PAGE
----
As I’m sure you may relate, I sometimes find it hard to separate my own sports fandom from the realities and justifications of modern sports business. I’m invested personally and professionally, yet the yin and yang doesn’t manifest as neatly as I’d always like.
Sports branding is one prime example. As a fan, I’m a curmudgeon. You want to change my team’s logo? Get off my lawn you damn kids! So why is it that I, and many just like me, hold these icons so dear? It comes down to the way we align ourselves with the things we love and admire. The more hardcore our support, the stronger association we carry with these brand marks. It’s why, for example, I can pretty objectively examine the Sporting KC rebrand from 2010 but have a harder time speaking about the Premier League rebrand from 2016 without emotion. Don’t even get me started talking about Chelsea’s rebrand from 2003, I’m still coming to terms with this one. A 2011 study from Penn State University calls this “the Starbucks effect” using the coffee behemoth’s rebrand to detail a correlation between brand association and negative reaction to logo redesigns. Whether consciously or unconsciously, I can absolutely relate to these themes through a sports lens.
The way we consume brands is complex and emotional, something this Entrepreneur magazine post from 2014, and corresponding infographic, set up nicely:
An article today from The Drum titled “What Makes an Iconic Football Brand” made me stop and think about this a bit more today. Interestingly, the duality in my actions and reactions is something I’m living right now as I watch my two favorite national teams progress through their respective summer tournaments.
Firstly, the English National Team. They’ve played under the same mark since 1872 (possibly even longer). It’s the mark of Champions in 1966, of dentist chair celebrations in Euro 1996, of a Beckham red card in 1998 and Beckham redemption in 2002. Most importantly for me, it’s a mark I closely associate with my first trip to England in 1997 and the start of my love affair with soccer. The tradition, the pomp, the highs and the lows all happened while wearing those iconic Three Lions. History, or as many remind me ‘50 years of hurt‘, is a big part of what I respect about the team and why I follow them as I do. I proudly wear the current jersey and hope for the best in Euro 2016.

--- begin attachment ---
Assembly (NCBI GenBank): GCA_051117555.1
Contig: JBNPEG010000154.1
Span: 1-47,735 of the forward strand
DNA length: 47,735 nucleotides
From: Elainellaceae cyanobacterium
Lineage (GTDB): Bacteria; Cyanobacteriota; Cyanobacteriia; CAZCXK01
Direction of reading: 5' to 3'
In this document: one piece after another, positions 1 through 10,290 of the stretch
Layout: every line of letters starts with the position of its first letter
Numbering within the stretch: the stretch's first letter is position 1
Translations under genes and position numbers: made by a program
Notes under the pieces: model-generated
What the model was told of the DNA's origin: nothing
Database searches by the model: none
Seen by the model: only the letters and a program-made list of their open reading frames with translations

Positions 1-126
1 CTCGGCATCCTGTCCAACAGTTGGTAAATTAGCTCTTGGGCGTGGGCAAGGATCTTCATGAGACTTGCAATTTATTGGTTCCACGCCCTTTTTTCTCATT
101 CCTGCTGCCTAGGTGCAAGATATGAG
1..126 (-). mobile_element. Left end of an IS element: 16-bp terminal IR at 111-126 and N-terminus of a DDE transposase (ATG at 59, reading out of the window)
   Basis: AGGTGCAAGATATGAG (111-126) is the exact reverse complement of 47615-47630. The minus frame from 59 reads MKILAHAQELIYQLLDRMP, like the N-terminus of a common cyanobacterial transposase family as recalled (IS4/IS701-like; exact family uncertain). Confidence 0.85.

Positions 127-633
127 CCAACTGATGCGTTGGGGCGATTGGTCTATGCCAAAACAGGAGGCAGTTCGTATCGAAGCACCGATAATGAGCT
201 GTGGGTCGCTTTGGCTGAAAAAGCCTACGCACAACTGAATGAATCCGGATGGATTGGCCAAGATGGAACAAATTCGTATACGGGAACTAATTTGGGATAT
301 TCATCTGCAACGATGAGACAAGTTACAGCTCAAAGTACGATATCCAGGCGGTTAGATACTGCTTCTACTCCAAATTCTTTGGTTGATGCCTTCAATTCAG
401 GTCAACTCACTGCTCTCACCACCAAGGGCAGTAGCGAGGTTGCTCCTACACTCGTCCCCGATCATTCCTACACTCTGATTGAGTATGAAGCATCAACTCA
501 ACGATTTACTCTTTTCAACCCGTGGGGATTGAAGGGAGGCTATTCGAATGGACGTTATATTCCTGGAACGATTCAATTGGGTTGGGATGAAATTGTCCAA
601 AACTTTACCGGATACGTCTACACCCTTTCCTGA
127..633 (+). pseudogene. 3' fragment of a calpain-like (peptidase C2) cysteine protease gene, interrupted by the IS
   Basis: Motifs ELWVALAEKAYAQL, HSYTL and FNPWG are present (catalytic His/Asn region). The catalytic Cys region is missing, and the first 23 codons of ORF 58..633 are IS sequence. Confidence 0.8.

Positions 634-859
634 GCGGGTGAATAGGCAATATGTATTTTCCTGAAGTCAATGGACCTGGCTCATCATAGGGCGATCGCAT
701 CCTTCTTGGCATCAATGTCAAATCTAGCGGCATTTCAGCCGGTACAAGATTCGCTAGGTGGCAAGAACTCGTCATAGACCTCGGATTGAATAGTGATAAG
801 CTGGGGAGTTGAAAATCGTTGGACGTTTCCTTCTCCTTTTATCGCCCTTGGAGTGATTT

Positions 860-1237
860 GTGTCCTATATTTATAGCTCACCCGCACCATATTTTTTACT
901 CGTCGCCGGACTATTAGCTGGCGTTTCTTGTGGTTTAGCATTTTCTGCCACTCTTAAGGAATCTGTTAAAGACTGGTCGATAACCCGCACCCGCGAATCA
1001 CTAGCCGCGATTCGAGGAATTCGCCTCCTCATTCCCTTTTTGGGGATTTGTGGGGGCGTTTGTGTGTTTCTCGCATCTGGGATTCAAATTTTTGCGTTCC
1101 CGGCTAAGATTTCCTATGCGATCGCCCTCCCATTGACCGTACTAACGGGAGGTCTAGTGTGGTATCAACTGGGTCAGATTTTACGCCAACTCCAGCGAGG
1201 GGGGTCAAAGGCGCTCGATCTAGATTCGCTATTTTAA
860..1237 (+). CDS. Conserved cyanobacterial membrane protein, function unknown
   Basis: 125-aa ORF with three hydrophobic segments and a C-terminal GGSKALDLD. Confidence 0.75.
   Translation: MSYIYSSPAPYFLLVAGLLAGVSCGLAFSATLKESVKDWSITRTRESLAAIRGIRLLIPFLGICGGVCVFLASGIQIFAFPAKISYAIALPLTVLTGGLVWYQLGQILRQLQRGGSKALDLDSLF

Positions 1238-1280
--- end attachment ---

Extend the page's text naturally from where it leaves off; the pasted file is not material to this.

Next, the US Men’s National Team. We’ve played under a series of marks, each representing an era of competition and an era of evolution for the sport’s importance Stateside. There’s the crest Joe Gaetjens wore during that famed ‘Miracle on Grass’ in 1950, the crest Earnie Stewart wore when he scored in 1994, the crest Brian McBride wore when he put us on top 3-0 in 2002 and the crest Landon Donovan wore when he lifted a nation in 2010. As my fandom for US Soccer has grown, so has my appreciation for the way in which their branding has evolved. Enter the newest incarnation, a 2016 rebrand that’s recently pushed into the forefront with the Copa America Centenario. My initial reaction, if I’m honest, was a bit mixed. I totally respected the need to move forward and the opportunity at hand. I wasn’t sure the new design spoke to me as a soccer crest, but I liked the intentional nod to well revered crests of the past. Fast forward to 13 days ago as Michael Bradley led our team out against Colombia. Regardless of the result, it’s the first time I saw this new crest ‘in action’ for a meaningful match. It’s funny how quickly I’ve found myself attached to this current mark, respecting its aspiration on the field and all the ambition it represents off the field. I proudly wear the current jersey and hope for the best in tonight’s Copa America clash.
So maybe I’m less like Grampa Simpson than I thought. Maybe I’m part old school and part new school. Maybe the marketer in me takes things as simple as sports logos and turns them into complex topics for endless thought (hey, it’s an illness but I love it, so what else can I do).
Maybe, as my wife and Jay-Z constantly remind me, I shouldn’t be wearing sports jerseys as a 43-year old dude? I’ll leave that topic for another day and another blog post.